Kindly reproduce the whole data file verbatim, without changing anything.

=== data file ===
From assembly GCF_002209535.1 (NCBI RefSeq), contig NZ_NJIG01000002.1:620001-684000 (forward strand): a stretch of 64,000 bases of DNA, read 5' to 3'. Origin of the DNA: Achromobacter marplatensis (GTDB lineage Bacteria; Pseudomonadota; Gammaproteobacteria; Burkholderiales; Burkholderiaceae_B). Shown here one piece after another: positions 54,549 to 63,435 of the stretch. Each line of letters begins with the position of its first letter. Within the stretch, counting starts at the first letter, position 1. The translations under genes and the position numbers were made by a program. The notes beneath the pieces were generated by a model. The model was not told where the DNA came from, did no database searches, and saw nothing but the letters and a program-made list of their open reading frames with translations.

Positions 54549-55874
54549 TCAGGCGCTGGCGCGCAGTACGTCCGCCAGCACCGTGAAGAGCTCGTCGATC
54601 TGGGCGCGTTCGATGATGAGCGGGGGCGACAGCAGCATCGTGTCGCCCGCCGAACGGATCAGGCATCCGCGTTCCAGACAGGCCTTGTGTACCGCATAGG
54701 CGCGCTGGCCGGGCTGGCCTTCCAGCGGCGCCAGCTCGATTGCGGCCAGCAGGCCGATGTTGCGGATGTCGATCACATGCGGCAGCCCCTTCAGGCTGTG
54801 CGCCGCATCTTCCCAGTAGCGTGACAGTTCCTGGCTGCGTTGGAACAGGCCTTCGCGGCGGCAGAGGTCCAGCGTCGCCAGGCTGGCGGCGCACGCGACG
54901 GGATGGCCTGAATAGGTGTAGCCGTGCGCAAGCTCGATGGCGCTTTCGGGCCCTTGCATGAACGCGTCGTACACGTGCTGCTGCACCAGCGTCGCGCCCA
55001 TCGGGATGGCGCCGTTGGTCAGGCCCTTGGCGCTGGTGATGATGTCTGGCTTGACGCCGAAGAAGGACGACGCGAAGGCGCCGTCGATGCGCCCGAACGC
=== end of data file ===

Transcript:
From assembly GCF_002209535.1 (NCBI RefSeq), contig NZ_NJIG01000002.1:620001-684000 (forward strand): a stretch of 64,000 bases of DNA, read 5' to 3'. Origin of the DNA: Achromobacter marplatensis (GTDB lineage Bacteria; Pseudomonadota; Gammaproteobacteria; Burkholderiales; Burkholderiaceae_B). Shown here one piece after another: positions 54,549 to 63,435 of the stretch. Each line of letters begins with the position of its first letter. Within the stretch, counting starts at the first letter, position 1. The translations under genes and the position numbers were made by a program. The notes beneath the pieces were generated by a model. The model was not told where the DNA came from, did no database searches, and saw nothing but the letters and a program-made list of their open reading frames with translations.

Positions 54549-55874
54549 TCAGGCGCTGGCGCGCAGTACGTCCGCCAGCACCGTGAAGAGCTCGTCGATC
54601 TGGGCGCGTTCGATGATGAGCGGGGGCGACAGCAGCATCGTGTCGCCCGCCGAACGGATCAGGCATCCGCGTTCCAGACAGGCCTTGTGTACCGCATAGG
54701 CGCGCTGGCCGGGCTGGCCTTCCAGCGGCGCCAGCTCGATTGCGGCCAGCAGGCCGATGTTGCGGATGTCGATCACATGCGGCAGCCCCTTCAGGCTGTG
54801 CGCCGCATCTTCCCAGTAGCGTGACAGTTCCTGGCTGCGTTGGAACAGGCCTTCGCGGCGGCAGAGGTCCAGCGTCGCCAGGCTGGCGGCGCACGCGACG
54901 GGATGGCCTGAATAGGTGTAGCCGTGCGCAAGCTCGATGGCGCTTTCGGGCCCTTGCATGAACGCGTCGTACACGTGCTGCTGCACCAGCGTCGCGCCCA
55001 TCGGGATGGCGCCGTTGGTCAGGCCCTTGGCGCTGGTGATGATGTCTGGCTTGACGCCGAAGAAGGACGACGCGAAGGCGCCGTCGATGCGCCCGAACGC